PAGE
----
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Carlsberg Sees Beer Market Resurgence

The head of Carlsberg's Russian subsidiary, Baltika, said a decline in the local market has ended. Sergei Porter

Danish brewer Carlsberg confirmed that a slide in its biggest market has ended, helped by Russian customers prepared to dig deep into their pockets to overcome rising prices.

The world’s fourth-biggest brewer told investors Thursday its share of the Russian beer market rose in the second quarter to 37.9 percent, slightly higher than earlier estimated, from 36.7 percent in the first quarter.

The company has seen two to three years of shrinkage in the market, hit partly by beer tax hikes meant to curb alcoholism.

The new second-quarter market share estimate, based on recalibrated data from market research firm Nielsen, was bumped up from a previous estimate of 37.3 percent given in Carlsberg’s half-year report last month.

But the company’s first-quarter market share was revised down by 0.3 point percentage points from 37.0 percent, a senior Carlsberg executive said.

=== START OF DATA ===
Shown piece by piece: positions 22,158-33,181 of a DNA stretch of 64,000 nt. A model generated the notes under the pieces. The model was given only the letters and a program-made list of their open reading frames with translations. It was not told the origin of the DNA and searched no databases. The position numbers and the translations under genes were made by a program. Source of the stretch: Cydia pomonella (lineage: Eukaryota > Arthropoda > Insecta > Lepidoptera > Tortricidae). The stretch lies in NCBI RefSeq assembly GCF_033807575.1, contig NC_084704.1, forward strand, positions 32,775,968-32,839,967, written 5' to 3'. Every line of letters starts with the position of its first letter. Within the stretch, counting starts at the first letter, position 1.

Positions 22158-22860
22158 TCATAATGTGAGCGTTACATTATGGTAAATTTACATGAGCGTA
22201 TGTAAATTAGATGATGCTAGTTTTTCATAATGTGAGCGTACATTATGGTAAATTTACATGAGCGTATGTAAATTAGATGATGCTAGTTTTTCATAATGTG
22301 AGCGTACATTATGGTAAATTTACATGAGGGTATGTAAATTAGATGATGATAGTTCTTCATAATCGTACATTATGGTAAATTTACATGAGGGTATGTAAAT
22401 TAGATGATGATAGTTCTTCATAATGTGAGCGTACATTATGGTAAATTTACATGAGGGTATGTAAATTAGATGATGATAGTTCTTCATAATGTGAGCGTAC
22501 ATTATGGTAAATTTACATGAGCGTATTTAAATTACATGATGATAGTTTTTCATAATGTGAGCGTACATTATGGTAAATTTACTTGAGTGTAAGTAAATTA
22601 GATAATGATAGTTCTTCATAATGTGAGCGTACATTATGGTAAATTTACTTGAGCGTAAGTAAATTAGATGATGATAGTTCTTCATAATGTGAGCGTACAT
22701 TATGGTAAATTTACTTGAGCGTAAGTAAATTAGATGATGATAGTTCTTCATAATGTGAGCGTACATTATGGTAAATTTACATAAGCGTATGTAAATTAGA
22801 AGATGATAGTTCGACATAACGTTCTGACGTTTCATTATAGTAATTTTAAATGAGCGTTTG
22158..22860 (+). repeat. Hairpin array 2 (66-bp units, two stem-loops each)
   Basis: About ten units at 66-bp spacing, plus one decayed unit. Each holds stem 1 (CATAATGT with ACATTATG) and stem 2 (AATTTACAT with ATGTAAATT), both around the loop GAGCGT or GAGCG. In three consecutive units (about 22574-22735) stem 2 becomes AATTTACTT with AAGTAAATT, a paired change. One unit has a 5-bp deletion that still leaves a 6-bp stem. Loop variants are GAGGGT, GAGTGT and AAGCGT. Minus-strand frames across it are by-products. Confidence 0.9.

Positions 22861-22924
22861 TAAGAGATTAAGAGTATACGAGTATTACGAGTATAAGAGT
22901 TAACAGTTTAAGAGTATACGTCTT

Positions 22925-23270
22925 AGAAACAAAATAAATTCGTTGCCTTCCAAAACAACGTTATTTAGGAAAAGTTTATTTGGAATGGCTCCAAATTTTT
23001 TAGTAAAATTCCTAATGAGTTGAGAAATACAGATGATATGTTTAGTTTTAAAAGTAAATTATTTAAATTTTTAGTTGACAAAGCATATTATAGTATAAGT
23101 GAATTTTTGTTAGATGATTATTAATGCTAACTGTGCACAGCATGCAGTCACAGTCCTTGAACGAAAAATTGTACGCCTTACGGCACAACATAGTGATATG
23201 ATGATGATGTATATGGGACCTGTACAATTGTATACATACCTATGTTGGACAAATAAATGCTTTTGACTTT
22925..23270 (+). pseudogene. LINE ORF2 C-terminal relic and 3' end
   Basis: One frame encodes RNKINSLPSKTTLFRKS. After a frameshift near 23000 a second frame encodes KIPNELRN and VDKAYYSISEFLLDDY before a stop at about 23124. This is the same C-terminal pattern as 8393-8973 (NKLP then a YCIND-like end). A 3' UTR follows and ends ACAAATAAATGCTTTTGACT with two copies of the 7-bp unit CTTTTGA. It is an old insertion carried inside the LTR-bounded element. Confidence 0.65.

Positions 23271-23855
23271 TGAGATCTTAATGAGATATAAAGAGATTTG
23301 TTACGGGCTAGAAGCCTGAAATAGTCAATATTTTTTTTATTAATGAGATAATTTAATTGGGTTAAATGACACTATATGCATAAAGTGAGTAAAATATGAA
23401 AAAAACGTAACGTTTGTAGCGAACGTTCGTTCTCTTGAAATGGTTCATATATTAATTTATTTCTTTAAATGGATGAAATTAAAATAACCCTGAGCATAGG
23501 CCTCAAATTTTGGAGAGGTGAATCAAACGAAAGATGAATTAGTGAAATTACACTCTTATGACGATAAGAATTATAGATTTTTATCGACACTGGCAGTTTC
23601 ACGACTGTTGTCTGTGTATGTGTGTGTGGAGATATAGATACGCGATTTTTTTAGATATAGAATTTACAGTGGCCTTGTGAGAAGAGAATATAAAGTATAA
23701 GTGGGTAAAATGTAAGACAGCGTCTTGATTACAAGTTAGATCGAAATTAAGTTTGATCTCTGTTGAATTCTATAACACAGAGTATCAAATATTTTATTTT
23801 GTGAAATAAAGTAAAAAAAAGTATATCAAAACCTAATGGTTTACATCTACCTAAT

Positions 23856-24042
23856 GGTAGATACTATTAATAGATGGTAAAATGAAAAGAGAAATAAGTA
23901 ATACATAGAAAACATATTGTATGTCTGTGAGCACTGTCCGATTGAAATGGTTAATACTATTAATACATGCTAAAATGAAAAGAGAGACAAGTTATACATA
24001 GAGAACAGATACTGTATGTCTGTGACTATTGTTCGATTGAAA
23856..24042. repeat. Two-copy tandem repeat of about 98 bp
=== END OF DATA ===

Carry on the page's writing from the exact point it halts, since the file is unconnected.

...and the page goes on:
The head of Carlsberg’s Russian subsidiary, Baltika, confirmed that a decline in the local market had come to an end, as the company said last month.

“We believe that the Russian market will be flattish or show a little growth this year,” Baltika’s chief, Isaac Sheps, told investors gathered for daylong presentations in St. Petersburg. “It will not fall. The trend has changed, and that is the most important thing.”

Although the Russian market has shrunk since 2008 in terms of volume, customers have spent more money on beer, though the increase has gone to taxes.

“They are willing to spend more money on beer,” he said. “Otherwise, the market would have fallen even more.”

Chief executive Jorgen Buhl Rasmussen told the meeting that Carlsberg stood by its medium-term target for an operating profit margin of 26 to 29 percent for its eastern European markets. The target has been steady since it was set in February 2010.

Rasmussen also said 2013 would be a challenging year in the western European beer markets, but not tougher than 2012.

In the first six months of this year, Carlsberg’s northern and western Europe markets declined by an estimated 3 to 4 percent, with beer demand hit by bad weather, the company said in its second-quarter report last month.

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